Ministry for Primary Industry information is clear that antifouling coatings and clean hulls are our best weapon against the transmission of marine pests through the movement of moored boats. This information clearly points to the need for sufficient and suitable haul out and hardstand facilities and antifouling services to be located in close proximity to moored boats.
Most boat owners will be aware of the marine biosecurity rules and regulations mandated by Auckland Council but many boat owners may not yet be aware of two factors that will, in all likelihood at least double the demand for haul out and hardstand facilities for hull cleaning and antifouling.
Firstly - Auckland Council hull inspection surveys show that 47% of moored boats are non-compliant with the level of fouling requirement, LOF2. Auckland Council has openly stated it has not yet issued any enforcement notices. What will happen when it does?
Secondly - four regional councils including Auckland commissioned a report in 2022 that had the specific purpose of gathering data on the availability and accessibility of antifouling facilities. The 4 regional Council’s anticipate that annual antifouling will be required to achieve level of fouling standards compared to the current average of antifouling once every 2 years.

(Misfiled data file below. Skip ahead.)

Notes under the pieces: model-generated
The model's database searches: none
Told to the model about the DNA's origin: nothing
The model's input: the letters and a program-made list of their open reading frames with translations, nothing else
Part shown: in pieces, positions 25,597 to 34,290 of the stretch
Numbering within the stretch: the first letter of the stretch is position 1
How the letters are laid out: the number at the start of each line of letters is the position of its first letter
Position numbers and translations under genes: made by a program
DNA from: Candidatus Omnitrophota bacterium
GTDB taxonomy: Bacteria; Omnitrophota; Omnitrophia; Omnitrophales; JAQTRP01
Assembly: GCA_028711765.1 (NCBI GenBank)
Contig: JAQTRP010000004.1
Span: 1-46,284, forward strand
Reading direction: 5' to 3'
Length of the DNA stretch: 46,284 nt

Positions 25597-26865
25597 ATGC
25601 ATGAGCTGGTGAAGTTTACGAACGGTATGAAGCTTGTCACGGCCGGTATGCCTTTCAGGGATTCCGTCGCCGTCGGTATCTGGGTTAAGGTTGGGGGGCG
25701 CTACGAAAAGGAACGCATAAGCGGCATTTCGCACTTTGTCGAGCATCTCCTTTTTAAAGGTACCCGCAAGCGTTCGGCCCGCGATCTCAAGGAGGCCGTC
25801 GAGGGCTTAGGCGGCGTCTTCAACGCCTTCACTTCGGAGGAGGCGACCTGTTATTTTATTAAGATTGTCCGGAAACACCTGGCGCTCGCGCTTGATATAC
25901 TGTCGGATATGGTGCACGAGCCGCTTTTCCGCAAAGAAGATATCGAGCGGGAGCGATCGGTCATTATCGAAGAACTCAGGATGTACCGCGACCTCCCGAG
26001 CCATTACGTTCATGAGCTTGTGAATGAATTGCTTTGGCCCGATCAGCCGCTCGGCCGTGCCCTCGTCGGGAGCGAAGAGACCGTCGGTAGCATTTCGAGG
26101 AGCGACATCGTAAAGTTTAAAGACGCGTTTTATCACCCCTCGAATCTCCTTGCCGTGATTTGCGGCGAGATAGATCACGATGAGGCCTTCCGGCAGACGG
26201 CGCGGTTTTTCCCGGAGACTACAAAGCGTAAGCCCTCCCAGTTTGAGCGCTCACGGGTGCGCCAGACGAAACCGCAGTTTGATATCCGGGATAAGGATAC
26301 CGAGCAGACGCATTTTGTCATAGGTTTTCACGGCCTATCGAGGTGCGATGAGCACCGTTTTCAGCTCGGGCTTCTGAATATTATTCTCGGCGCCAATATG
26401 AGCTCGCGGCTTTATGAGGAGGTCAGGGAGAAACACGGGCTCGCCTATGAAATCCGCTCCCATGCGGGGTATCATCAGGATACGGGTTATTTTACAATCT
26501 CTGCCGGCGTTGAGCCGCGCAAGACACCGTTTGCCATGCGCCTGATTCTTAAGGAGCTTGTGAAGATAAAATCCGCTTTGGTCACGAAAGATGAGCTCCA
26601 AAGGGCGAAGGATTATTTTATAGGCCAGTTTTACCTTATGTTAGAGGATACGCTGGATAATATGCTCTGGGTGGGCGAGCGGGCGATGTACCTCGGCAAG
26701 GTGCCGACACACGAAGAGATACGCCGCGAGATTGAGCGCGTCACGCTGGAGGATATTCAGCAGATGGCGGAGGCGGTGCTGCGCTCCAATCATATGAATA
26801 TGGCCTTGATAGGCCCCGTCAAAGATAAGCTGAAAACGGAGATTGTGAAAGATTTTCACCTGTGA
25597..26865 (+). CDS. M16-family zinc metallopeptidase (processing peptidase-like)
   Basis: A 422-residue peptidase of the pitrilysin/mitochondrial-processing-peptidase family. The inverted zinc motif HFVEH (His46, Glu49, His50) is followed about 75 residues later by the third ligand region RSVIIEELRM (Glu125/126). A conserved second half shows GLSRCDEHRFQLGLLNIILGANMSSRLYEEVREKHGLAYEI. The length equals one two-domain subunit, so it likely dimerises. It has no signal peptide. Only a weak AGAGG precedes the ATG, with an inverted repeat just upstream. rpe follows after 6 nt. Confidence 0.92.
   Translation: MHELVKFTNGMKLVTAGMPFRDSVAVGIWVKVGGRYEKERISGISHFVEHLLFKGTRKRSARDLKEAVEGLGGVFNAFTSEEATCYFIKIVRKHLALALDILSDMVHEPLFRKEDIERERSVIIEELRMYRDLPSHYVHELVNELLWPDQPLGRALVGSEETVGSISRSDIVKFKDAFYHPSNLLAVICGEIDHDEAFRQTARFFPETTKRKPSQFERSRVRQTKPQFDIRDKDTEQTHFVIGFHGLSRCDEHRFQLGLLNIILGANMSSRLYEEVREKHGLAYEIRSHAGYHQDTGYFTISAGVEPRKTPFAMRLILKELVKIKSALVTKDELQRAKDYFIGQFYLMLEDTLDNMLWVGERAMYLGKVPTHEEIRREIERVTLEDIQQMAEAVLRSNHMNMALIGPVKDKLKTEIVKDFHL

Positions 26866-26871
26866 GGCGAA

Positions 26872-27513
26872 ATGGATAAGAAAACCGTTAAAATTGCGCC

AYBA acknowledges that notwithstanding some recent closures there have been some new hardstand developments and some expansion of existing facilities. In addition, off season application of antifouling and new technology will increase antifouling throughout at haul out and hardstands.
However; the practical inference of the 2022 report is that those changes need to be able to deliver 3 times the current level of antifouling activity - now – not sometime in the future.
AYBA together with Auckland Marina Users Association (AMUA), the Multi Hull Association and other interested parties believe there are good reasons to doubt there is sufficient capacity to meet the expected increase in demand.
Those reasons include:-
A report prepared for Akarana Marine Sports Charitable Trust in 2017 was intended to provide information to Auckland Council and Orakei Local Board and concluded that the region had only 30% spare hardstand capacity at a time when boats were antifouled once every 2 years and before the closure of Pier 21 and The Landing.
The 2022 report prepared by Ecometric Consulting for Northland, Auckland, Waikato and Bay of Plenty regional councils concluded that the region only had 33% of the capacity needed to antifoul the Auckland fleet on an annual basis.
Of particular concern is the situation in the Central Waitemata area where more than 4,000 boats are moored at Westhaven, Bayswater, Orakei and Outboard Boating Club marinas and the nearby bays. Previously served by Pier 21, the floating dock, Orams, and The Landing; now only Orams and the floating dock remain.
Orams recent expansion was primarily targeted at serving the large luxury yacht market and the main business of the floating dock is lift hold and wash with antifouling only possible overnight or at weekends.
It was for these reasons that AYBA contested the decision of the Orakei Local Board to pursue a concept plan that will see the closure of The Landing.
The Landing haul out and hardstand is ideally suited to serve boats in the central Waitemata and is also a facility that enables self-performing maintenance by boat owners. It is also unique in the area because it is suitable for large multi hull vessels that cannot be lifted by travel lifts due to their wide beam.